God’s Bankers by Gerald Posner

March 28, 2016

An institution with two thousand years of history like the Catholic Church is bound to have an interesting story to tell. It does


Think of medieval popes waging the Crusades — raising armies, sacking ­cities and conquering territory — in the name of Jesus Christ. Or prelates torturing apostates and heretics during the Inquisition. Or Pope Pius V expelling Jews from the Papal States in 1569. Or Pope Pius XI signing the Reichskonkordat with ­Hitler, which, in return for winning a measure of freedom for German Catholics ­under the Nazis, assured silence from the Holy See over the forced sterilization of 400,000 people and then only the faintest of ­objections to the Holocaust. Or more ­recently, bishops and other church officials concealing widespread and repeated child sexual abuse by priests.


The foregoing is an extract from a NYT review of Posner’s recent book. How the Vatican makes and spends money and operates its banking arrangements is central to the story. And the conclusion is that it has operated more like a mafia-type than what might be expected from a religious organization. While priests in the field undoubtedly continue to do good work, corruption has prevailed at head office. Its charitable works have come at a price. And while various popes have tried to clean things up, they have been sandbagged by the Cardinals and Vatican bureaucrats who been feathering their own nests.


Pope Francis appears to be making a valiant attempt to remedy things, but the odds are against him. Other Popes have tried and failed. Some made things worse. Partly this is due to the age at which they and the gang of Cardinals reach their positions. While undoubtedly learned in the doctrines of the church, they are often too old to have the energy to confront the entrenched bureaucracy.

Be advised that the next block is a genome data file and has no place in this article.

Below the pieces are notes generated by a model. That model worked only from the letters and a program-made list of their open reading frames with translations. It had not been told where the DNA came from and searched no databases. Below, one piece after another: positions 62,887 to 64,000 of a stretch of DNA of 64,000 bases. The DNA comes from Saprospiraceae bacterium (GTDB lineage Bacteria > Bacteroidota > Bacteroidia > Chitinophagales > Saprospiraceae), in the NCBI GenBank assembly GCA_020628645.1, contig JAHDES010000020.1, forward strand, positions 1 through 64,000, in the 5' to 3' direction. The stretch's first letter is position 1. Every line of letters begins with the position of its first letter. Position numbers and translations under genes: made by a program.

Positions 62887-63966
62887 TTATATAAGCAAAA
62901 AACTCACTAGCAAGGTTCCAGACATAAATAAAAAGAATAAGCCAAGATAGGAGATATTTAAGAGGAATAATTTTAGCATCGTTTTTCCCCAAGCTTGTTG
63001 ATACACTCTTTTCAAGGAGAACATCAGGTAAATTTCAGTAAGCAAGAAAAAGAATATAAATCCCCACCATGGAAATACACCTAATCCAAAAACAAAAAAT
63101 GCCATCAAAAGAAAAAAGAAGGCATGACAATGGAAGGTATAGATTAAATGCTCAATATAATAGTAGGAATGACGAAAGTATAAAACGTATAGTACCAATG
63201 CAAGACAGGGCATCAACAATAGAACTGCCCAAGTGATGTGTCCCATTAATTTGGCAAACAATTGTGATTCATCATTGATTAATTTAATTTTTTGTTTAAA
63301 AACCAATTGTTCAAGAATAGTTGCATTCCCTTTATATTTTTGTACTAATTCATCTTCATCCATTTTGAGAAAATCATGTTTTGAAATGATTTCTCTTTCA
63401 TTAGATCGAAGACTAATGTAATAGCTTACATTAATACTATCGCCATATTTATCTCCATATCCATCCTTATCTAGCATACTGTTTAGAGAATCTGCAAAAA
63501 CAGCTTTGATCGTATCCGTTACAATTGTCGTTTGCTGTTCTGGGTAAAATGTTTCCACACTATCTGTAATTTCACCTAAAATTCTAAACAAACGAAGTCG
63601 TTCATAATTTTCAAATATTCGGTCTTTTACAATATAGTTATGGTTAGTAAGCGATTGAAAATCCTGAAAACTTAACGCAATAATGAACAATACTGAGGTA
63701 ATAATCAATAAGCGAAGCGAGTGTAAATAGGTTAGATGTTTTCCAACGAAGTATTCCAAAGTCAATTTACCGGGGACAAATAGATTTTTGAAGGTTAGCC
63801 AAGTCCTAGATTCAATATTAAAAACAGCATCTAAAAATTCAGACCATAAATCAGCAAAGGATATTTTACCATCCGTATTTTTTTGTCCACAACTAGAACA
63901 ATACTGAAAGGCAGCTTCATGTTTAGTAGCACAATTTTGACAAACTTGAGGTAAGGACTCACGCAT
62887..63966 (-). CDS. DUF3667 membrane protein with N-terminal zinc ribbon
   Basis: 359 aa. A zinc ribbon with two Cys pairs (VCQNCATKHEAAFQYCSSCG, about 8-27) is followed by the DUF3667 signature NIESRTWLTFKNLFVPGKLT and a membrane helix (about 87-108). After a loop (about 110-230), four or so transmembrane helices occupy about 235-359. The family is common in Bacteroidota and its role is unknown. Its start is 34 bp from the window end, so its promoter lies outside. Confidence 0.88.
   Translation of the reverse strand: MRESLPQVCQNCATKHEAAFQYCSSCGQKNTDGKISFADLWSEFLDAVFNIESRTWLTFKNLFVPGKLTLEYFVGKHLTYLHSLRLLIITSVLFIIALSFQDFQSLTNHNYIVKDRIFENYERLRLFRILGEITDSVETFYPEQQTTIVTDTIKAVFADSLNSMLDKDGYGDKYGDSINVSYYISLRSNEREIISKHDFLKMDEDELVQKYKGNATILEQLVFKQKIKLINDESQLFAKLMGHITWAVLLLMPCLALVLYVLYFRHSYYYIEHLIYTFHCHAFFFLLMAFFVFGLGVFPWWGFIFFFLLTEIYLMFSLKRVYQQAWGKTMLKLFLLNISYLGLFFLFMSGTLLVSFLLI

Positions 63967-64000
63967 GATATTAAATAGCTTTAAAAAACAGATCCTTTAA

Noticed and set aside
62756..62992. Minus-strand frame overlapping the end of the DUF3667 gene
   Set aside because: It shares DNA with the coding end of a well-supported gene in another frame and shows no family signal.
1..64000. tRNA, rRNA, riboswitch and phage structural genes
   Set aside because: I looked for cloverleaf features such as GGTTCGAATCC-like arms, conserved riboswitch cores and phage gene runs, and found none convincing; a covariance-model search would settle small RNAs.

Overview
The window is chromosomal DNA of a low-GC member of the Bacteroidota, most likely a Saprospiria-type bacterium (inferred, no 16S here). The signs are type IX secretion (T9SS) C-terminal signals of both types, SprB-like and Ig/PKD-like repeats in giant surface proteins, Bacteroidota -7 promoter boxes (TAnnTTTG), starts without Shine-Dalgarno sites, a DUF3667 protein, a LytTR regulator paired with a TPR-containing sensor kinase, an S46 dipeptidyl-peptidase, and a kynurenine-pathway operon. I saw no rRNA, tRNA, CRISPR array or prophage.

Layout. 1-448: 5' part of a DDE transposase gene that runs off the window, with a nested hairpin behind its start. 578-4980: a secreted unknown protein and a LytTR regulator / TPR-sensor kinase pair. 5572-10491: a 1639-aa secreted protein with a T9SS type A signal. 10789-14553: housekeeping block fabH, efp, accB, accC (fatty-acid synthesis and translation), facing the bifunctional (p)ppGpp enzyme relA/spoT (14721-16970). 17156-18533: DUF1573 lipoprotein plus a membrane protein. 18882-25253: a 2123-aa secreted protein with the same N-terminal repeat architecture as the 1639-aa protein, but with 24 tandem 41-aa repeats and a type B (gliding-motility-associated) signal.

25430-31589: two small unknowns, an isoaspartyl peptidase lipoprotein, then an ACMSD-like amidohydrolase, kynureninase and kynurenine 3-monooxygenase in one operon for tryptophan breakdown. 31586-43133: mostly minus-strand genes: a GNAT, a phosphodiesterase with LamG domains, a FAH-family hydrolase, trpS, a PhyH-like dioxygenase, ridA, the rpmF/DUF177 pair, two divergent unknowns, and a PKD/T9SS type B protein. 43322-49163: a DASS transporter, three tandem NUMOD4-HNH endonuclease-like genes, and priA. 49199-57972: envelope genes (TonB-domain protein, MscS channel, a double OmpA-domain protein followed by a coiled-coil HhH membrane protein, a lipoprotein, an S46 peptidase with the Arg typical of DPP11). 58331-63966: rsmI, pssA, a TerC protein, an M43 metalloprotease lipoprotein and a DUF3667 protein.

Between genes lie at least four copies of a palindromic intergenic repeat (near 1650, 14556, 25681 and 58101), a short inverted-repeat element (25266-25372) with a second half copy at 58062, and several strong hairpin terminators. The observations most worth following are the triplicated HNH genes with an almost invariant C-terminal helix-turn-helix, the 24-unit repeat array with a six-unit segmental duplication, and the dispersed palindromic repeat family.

Elected politicians are frequently corrupt, even in democratic societies, but regular elections provide some opportunity to clean house. In the Vatican’s case, the Pope is elected by the Cardinals, while the Cardinals are appointed for life, and once installed can carry on with little pressure for change. The bureaucrats beneath them often forestall change knowing that Popes are eventually replaced. With the majority of Catholics now in Central and South America, Africa and parts of Asia, there may be a slight possibility to clean house. But optimism is not high.


NYT Book Review at

Any Future For Public Broadcasting?

March 25, 2016

Many Canadians feel that the CBC/Radio Canada is a national icon. Some want to keep it, others argue that it is past its due date, meaning that under current conditions affecting the media it is no longer needed. Wade Rowland, author of Canada Lives Here, The Case for Public Broadcasting (Leith Publishing 2015) is an articulate supporter of the CBC. I have my doubts for the following reasons.